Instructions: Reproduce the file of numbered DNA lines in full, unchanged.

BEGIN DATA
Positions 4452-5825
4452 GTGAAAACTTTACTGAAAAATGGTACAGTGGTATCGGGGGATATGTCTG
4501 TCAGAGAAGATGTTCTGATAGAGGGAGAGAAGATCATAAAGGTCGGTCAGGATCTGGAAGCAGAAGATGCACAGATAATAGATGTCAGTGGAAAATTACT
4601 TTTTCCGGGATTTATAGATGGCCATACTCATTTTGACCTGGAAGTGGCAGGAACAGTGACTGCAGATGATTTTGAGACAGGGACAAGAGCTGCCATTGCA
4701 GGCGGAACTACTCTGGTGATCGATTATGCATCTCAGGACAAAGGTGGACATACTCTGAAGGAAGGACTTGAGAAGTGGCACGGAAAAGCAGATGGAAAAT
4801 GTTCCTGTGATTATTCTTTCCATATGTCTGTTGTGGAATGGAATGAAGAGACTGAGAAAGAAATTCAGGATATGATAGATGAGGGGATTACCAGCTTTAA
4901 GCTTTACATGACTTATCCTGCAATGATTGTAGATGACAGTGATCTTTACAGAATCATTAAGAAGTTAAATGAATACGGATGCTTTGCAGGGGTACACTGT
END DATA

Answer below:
Positions 4452-5825
4452 GTGAAAACTTTACTGAAAAATGGTACAGTGGTATCGGGGGATATGTCTG
4501 TCAGAGAAGATGTTCTGATAGAGGGAGAGAAGATCATAAAGGTCGGTCAGGATCTGGAAGCAGAAGATGCACAGATAATAGATGTCAGTGGAAAATTACT
4601 TTTTCCGGGATTTATAGATGGCCATACTCATTTTGACCTGGAAGTGGCAGGAACAGTGACTGCAGATGATTTTGAGACAGGGACAAGAGCTGCCATTGCA
4701 GGCGGAACTACTCTGGTGATCGATTATGCATCTCAGGACAAAGGTGGACATACTCTGAAGGAAGGACTTGAGAAGTGGCACGGAAAAGCAGATGGAAAAT
4801 GTTCCTGTGATTATTCTTTCCATATGTCTGTTGTGGAATGGAATGAAGAGACTGAGAAAGAAATTCAGGATATGATAGATGAGGGGATTACCAGCTTTAA
4901 GCTTTACATGACTTATCCTGCAATGATTGTAGATGACAGTGATCTTTACAGAATCATTAAGAAGTTAAATGAATACGGATGCTTTGCAGGGGTACACTGT